The history of mankind proves me right. The majority of the world once upheld the opinion that humans would never fly, walk on the moon, run a four-minute mile or climb Mount Everest. Nothing is impossible for everybody; it all depends upon individual or collective determination, experience and, in many cases, pure luck. Remember these famous quotes?
“Rail travel at high speed is not possible because passengers, unable to breathe, would die of asphyxia” (Dr. Dionysius Lardner, 1830).
“There is no reason anyone would want a computer in their home” (Ken Olson, president of Digital Equipment Corp, 1977).
“The Beatles have no future in show business” (Decca Records to the Beatles, 1962). So next time somebody tells you that your plans and dreams are unattainable, give them a big broad smile and walk away.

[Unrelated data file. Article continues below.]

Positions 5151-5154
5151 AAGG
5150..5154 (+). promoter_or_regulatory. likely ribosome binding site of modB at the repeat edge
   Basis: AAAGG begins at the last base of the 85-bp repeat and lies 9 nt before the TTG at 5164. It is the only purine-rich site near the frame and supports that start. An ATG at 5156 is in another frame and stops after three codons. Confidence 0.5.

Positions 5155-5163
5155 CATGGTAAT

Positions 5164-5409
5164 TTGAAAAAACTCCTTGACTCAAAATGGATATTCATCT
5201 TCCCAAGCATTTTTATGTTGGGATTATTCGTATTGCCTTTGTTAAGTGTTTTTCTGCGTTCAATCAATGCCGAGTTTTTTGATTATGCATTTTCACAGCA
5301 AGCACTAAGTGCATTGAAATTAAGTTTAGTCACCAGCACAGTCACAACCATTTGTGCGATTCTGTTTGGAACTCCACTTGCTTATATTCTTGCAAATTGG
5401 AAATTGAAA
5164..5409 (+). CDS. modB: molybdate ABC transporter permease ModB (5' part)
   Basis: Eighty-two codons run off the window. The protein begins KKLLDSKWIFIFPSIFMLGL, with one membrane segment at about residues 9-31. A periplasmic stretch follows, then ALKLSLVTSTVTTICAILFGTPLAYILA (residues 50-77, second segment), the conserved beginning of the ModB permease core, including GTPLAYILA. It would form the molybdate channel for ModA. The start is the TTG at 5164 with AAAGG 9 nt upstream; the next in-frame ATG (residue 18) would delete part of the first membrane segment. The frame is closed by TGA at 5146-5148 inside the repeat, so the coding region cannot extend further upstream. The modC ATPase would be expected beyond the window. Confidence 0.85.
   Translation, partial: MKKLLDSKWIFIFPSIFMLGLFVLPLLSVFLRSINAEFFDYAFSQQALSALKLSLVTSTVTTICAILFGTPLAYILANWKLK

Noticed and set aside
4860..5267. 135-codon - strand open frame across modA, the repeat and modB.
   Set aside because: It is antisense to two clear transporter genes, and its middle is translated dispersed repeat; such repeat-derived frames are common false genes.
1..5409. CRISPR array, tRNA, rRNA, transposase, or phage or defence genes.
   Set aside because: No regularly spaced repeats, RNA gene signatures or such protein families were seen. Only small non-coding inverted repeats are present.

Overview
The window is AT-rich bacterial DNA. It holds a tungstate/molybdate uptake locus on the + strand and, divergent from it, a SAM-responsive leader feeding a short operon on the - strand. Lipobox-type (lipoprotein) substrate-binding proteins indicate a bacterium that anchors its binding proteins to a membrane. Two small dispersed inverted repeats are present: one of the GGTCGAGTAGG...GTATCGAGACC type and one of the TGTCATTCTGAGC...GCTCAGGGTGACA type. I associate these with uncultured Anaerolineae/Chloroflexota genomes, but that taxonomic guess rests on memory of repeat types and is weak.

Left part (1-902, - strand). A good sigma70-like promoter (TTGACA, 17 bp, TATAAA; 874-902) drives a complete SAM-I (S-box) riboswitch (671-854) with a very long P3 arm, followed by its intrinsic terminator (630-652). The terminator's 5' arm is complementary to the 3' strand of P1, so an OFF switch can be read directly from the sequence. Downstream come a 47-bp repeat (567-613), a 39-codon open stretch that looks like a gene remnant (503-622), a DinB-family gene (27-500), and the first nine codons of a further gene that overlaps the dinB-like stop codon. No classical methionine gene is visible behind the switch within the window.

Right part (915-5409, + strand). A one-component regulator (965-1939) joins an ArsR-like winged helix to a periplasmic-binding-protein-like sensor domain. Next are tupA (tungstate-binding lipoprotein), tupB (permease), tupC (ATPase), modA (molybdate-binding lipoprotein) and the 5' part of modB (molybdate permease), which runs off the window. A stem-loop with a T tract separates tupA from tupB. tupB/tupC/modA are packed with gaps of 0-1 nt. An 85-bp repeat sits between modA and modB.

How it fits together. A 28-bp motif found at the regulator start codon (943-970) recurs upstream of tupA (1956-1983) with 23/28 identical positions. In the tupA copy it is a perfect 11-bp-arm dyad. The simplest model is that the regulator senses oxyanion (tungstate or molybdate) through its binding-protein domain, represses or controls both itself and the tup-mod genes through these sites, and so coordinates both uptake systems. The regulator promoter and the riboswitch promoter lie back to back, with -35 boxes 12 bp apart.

It’s our last night of camping at Manoni Guest House, and a few friends of the owner have gathered to throw us a farewell chacha-party. I have my reservations – chacha is a potent local brew, and I’m not much of a drinker. A bottle of wine, stored in my motorcycle case, might last a week. But the villagers insist.
“Tonight you must drink! The Zagari Pass will be cold!”
Our glasses are filled, then the eldest in the group rises from his chair and proposes a toast. It’s lengthy, and nobody sips or utters a word until he’s finished. I have a slight inkling where this is heading. Every country has a drinking culture. In Turkey we learned of the “100 Sacred Rules of Rakı”. Georgia, in contrast, has something called a supra, or feast, which is directed by a tamada, or toastmaster.
“I would like to dedicate this toast to the importance of friendship…” he begins. What follows is deeply moving. A five-minute sonnet to chance encounters between souls, the warmth of camaraderie, and the sadness felt upon parting. The dedication ends with: “…so with that, I would like to say once again, cheers to our friendship. Gaumarjos!”